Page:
What is the one thing/program/event you’re most proud of in either developing or expanding at your credit union—when it comes to financial education? Helping birth the financial wellness program at EECU. I originally provided a few workshops to EECU as an outside vendor and then came on as a full-time employee; building the workshop offerings from budgeting workshops to a full range of proactive workshops and programs to help the entire community with true Financial Wellness with five staff members committing 50 percent or more of their time to financial wellness.

How did COVID-19 impact your credit union’s financial education programs? We quickly switched to remote learning platforms for all workshops, including the reality fairs, as well as increased the reach of our online modules using Everfi and Balance. We also discovered that the work we previously did to modify the reach and format of our traditional classes laid a foundation for using the material in a remote learning setting.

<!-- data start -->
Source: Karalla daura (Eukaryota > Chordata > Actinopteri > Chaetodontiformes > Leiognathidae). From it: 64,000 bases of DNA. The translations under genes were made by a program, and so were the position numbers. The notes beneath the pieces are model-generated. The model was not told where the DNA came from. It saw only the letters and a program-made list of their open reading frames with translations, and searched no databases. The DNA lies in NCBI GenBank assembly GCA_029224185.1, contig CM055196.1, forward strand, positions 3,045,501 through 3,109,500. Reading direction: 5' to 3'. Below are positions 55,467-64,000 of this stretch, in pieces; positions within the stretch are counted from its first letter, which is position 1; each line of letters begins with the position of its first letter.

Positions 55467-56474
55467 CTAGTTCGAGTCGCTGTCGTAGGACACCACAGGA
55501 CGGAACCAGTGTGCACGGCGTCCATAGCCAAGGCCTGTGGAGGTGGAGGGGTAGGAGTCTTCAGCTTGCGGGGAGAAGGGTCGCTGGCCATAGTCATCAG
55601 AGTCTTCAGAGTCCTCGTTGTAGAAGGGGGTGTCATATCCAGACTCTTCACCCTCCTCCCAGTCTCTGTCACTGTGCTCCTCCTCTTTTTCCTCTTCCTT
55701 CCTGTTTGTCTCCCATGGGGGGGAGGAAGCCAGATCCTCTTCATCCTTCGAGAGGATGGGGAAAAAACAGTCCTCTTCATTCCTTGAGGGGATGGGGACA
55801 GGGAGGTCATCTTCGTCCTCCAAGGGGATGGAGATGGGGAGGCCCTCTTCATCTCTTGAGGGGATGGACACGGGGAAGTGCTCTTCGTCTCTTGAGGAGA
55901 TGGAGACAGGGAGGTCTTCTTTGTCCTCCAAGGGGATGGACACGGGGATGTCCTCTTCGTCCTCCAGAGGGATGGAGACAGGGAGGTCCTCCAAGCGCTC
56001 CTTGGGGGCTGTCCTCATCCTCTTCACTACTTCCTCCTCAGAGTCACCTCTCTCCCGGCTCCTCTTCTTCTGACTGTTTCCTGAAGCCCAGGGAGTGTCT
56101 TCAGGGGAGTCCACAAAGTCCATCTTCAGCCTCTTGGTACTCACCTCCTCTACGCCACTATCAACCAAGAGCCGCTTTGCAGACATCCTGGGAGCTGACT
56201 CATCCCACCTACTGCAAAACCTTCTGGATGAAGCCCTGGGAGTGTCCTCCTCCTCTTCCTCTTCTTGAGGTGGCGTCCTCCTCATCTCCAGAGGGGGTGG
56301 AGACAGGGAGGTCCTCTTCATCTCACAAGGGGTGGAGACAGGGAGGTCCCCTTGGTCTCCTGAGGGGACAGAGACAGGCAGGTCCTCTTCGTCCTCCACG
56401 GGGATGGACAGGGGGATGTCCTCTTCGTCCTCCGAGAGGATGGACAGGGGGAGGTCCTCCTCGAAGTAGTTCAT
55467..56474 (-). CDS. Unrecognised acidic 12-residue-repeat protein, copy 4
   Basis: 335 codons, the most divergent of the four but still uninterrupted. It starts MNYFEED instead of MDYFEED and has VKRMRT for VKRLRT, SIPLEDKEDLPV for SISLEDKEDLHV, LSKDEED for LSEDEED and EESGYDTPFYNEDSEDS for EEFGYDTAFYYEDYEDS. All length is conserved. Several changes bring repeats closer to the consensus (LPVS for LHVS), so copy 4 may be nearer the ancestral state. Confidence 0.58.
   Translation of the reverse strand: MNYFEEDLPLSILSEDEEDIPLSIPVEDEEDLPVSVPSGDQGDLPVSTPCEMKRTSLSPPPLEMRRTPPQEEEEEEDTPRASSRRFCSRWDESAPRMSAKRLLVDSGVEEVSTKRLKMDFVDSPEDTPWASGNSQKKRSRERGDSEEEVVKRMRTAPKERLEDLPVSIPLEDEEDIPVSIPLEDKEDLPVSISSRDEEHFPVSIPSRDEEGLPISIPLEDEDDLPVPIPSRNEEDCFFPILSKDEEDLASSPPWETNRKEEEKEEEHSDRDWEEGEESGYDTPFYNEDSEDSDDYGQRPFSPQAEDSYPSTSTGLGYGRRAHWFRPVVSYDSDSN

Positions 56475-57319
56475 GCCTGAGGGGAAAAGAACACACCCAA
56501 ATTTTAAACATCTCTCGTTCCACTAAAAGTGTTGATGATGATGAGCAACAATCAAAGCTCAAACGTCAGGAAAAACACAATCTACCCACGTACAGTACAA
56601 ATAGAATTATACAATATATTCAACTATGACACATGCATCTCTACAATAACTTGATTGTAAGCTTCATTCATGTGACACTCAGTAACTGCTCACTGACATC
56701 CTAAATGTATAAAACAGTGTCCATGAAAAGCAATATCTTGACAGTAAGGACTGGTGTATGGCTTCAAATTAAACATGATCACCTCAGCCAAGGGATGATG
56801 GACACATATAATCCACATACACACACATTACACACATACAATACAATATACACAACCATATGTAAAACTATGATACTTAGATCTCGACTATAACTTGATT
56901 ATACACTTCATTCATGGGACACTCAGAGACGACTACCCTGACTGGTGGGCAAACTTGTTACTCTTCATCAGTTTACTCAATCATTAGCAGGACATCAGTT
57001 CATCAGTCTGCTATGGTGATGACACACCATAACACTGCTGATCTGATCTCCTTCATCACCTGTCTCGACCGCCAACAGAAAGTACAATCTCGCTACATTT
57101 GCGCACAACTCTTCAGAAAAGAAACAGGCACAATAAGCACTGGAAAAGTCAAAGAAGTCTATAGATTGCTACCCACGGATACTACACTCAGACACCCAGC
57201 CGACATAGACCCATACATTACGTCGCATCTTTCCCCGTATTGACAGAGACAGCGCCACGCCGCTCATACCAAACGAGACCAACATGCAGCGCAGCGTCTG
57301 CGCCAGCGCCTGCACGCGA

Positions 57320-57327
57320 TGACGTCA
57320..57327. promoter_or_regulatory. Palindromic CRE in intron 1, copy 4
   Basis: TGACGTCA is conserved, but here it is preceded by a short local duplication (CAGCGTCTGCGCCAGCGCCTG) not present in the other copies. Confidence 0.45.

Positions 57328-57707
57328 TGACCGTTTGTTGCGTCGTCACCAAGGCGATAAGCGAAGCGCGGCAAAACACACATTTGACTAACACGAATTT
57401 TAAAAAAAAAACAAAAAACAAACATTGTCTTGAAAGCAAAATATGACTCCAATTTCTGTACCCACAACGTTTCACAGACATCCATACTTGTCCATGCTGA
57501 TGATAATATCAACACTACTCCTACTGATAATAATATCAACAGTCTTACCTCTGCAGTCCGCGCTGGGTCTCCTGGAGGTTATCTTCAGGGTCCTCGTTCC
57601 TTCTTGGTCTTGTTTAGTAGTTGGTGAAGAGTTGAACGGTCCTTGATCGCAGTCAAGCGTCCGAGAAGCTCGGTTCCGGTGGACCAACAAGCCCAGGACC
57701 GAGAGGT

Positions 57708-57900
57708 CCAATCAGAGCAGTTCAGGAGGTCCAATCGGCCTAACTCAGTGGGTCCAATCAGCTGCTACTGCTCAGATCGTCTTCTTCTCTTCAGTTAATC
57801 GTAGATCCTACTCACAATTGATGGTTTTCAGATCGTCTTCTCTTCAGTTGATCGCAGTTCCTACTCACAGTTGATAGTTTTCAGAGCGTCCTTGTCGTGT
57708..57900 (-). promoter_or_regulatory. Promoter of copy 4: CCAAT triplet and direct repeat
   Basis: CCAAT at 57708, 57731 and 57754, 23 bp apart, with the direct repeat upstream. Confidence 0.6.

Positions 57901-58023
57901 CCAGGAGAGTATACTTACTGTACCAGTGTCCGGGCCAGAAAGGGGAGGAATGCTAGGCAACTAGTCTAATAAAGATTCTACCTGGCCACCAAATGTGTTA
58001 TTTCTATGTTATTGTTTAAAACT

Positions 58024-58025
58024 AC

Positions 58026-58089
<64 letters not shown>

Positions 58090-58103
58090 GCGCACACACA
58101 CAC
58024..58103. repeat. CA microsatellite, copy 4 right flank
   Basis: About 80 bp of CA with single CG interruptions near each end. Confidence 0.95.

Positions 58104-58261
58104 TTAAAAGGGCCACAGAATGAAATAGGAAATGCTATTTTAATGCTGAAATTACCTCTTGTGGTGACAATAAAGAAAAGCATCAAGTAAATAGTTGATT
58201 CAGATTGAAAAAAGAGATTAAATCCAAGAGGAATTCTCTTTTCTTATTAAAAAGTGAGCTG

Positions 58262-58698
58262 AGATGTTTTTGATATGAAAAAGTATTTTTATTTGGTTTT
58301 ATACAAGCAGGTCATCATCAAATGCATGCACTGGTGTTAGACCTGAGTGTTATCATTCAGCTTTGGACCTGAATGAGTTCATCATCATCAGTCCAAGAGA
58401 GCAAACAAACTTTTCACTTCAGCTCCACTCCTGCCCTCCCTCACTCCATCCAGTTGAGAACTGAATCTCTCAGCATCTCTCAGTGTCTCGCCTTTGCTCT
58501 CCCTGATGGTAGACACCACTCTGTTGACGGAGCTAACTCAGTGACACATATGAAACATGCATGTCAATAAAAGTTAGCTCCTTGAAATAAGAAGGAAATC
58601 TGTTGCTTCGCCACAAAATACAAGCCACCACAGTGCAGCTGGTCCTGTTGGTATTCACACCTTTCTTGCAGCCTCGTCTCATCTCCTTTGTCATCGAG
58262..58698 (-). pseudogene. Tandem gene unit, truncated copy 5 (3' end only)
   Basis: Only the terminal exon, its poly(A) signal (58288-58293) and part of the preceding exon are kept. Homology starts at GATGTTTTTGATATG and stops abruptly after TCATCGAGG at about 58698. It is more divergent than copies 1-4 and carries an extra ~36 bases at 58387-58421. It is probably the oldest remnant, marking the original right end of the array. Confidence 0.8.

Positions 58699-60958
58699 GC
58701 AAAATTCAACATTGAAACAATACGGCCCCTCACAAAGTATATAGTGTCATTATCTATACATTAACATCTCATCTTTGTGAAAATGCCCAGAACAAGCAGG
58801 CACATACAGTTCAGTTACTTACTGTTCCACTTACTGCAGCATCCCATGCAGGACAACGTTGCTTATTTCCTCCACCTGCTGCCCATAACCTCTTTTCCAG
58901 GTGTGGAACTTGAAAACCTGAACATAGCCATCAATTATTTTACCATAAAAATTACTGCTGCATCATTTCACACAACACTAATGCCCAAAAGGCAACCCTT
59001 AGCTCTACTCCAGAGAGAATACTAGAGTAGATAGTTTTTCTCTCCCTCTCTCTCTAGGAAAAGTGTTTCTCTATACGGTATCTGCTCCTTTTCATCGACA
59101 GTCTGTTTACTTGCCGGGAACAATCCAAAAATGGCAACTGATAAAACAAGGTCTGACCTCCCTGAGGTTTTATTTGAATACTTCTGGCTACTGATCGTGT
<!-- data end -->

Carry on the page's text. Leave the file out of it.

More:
What is the importance of financial education for you? For your credit union? Knowledge, Power, Far Reaching Impact. Knowledge: Facilitating people’s path to learn the financial realities of life. Helping them go from no knowledge to basic knowledge to advanced in-depth understanding of their own personal finances. Power: Once a person has knowledge and access to the appropriate financial products they have the power to make healthy financial changes in their lives. Far Reaching Impact: Studies show that the healthy financial choices of one person affect the realities of others around them. Families are better cared for financially, children learn financial basics at an early age, creditors are repaid in a timely manner, people qualify for low interest rate loans, and the local economy benefits from people making wise spending decisions.